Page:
Friday, January 11, 2013
hi everybody! well it took all of three hours, but our new elliptical is assembled and standing in the corner of the office. first off, i am very GLAD we bought one with a small footprint--because even this one is a honkin' big thing. it fits very well into the corner but our house is small and the rooms are small, so it still looks like a big ole piece of somethin sitting there. here are some other observations: we purchased a smooth fitness 3.0 xt from their online store.
first--it comes by truck. we got a free upgrade to have it delivered to our door, rather than just the curb. this came in a single box that weighed 183 pounds. and this was a small elliptical. that should help you if you are deciding on delivery options. we have a very heavy duty appliance hand cart, and we had to use it to get it into the house. if you don't have some muscular help, i would opt for whatever option will get the box into the room where the piece is going to live. i could not lift even the light end of the box. rob was able to do it, but i wasn't much help. and this is a BIG BIG box. again--women of smaller stature, even if you think you are strong enough to muscle it around--it's probably bigger than you and a whole lot clumsier to fling around.
now--big thing to remember--SAVE EVERY SCRAP OF PACKING MATERIAL. even if you have the set up done for you. don't let them haul it away unless you are positive that returning it will never be an option. again--big box, and a LOT of packing material. you will need someplace to store the box for the time you are deciding about keeping the machine.
they will not accept returns without the original packaging.
this item is made in china--i was disappointed by this. i don't know why i had the impression that this was an american product. its not.
packing is well done. many individual pieces are boxed seperately and marked. we spent the first night unpacking and checking that all the pieces were here. items that were not marked, WE marked with post it notes. then we laid everything out in what seemed like a logical order so when we began to assemble it would go more quickly.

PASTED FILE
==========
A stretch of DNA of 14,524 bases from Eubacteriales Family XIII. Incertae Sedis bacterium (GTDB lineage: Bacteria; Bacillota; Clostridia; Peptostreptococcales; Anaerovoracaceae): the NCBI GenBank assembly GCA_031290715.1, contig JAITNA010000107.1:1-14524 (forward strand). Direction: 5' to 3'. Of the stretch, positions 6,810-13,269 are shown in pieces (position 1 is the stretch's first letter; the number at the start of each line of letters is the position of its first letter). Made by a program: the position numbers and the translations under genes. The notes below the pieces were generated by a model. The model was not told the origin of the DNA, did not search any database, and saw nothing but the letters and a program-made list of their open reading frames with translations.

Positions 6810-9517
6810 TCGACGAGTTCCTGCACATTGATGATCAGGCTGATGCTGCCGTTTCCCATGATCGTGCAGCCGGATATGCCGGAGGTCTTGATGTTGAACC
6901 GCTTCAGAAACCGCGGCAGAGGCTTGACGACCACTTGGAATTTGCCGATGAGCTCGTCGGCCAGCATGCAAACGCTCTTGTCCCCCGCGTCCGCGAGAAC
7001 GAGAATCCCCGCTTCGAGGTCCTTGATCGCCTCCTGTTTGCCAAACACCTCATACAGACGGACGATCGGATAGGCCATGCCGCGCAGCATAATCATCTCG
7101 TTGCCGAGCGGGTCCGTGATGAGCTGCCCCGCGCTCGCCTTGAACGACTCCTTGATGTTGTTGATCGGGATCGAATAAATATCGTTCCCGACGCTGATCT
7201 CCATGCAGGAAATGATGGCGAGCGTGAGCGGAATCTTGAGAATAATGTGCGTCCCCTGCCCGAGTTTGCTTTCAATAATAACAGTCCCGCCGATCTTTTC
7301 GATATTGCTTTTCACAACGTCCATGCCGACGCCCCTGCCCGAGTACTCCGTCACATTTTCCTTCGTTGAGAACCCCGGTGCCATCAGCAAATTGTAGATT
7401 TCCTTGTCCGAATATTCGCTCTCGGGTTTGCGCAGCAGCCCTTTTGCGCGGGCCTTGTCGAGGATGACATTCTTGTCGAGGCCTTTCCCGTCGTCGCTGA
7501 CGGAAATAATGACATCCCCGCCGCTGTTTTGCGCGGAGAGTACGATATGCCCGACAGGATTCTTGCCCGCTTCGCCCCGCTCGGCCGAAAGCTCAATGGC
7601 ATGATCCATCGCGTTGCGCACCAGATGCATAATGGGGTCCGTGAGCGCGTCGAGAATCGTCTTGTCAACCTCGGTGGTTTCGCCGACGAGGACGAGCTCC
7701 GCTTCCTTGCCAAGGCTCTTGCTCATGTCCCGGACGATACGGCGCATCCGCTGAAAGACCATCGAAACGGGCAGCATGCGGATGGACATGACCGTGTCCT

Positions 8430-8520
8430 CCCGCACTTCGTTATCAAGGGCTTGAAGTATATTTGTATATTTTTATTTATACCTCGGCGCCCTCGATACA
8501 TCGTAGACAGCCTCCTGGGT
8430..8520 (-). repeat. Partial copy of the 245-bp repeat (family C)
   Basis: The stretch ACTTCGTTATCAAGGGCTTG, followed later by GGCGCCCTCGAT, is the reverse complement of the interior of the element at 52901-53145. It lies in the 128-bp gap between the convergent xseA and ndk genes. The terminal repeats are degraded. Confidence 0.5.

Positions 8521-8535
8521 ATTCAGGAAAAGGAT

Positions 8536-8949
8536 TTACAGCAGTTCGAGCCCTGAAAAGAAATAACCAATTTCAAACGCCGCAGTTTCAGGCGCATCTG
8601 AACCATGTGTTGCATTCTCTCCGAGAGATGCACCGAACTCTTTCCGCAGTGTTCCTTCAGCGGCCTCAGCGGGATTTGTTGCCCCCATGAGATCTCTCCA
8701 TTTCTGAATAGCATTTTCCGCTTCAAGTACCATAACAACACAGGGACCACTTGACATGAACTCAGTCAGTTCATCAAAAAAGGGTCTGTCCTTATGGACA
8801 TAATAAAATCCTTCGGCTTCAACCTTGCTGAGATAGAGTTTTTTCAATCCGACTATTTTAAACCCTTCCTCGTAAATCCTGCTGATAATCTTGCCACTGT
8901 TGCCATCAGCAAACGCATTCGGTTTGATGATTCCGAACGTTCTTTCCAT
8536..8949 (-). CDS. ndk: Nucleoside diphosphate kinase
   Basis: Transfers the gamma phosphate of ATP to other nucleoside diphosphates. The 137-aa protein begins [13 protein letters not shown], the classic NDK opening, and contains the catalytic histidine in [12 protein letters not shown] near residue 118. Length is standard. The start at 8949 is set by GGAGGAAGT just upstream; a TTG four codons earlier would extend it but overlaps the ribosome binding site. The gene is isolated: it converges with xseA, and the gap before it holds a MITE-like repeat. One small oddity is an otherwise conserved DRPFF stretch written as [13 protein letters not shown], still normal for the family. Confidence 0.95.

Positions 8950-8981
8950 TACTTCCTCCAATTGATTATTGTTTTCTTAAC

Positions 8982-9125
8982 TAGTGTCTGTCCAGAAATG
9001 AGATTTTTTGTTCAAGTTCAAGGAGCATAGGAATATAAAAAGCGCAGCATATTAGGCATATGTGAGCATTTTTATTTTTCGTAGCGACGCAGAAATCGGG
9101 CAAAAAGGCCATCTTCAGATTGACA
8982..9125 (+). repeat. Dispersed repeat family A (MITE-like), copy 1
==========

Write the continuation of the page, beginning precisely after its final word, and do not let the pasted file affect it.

for chinese instructions, these were pretty good. the one substandard section was in reference to the wiring for the control panel. very poorly written. rob is an engineer, and even with him doing it i think we have one set of wires that isn't correctly connected, so we will have to redo that part.
go slow. look at the pictures, they are fairly well done. it's actually a good idea to look at the manual the day before and digest it--which is what rob did. at least for these ellipticals, which are fairly basic, the assembly is pretty logical.
get a set of your own allen wrenches. in a couple places the ones they provide are too short to allow you to tighten things down without a real struggle.
a regular phillips head screwdriver was a help too.
this really is a two person job. for the most part one person could do it, but there are some places where a second set of hands is a big help. keep a flashlight or headlamp handy too.
our "build" really went pretty smoothly. we had one plastic piece that cracked from rob over tightening, and one screw that got lodged and we couldn't back it out to restart it. both of these problems were on plastic cover pieces that were purely cosmetic and didn't affect the overall integrity of the machine. even at that, it was a solid three hours of work. if you are doing this alone, i would break the project up into a couple days. there are some subtle things that either rob or i picked up on when things got confusing, but if you were tired and frustrated it could really head downhill fast. the whole process is actually very logical, but its not always apparent at first what constitutes the logic.
so our behemoth got assembled, and the box, with all the cardboard, styro and plastic is stored temporarily in my workroom. we both hopped on for a test run last night.
this is a rear flywheel elliptical. of the ones i tried in the stores, i preferred the front wheel kind- but kept reading that the rear wheel ones were more fluid etc. in their motion. so far i am not convinced of this. but i did read that the flywheel belt may be a bit distorted when its first used, and this will correct itself. its nothing major, just something to learn and become accustomed to.
the manual section about the control panel and how to use it was very confusing to me--but often if i am confronted with a ton of written detail i zone it out. when i actually go to use it i will see how intuitive it actually is.
when rob got on it began squeaking really loud. we messed around and seemed to localize and fix the problem--there is a section in the manual that addresses this, they include a little grease and a q tip to lubricate bolts if necessary.
our trainer has an adjustable stride thingy. it's not the easiest thing in the world to use, but it does work. fortunately it is located right on the front of the machine, so while its sort of clunky to operate, its very simple to access.
the plastic cover pieces--particularly the one that goes down over where the main upright meets the flywheel assembly--have some EXTREMELY sharp edges. once it's on the machine they aren't a problem, but you need to be careful handling them.
so that's my initial impressions. now i need to learn how to use this monster!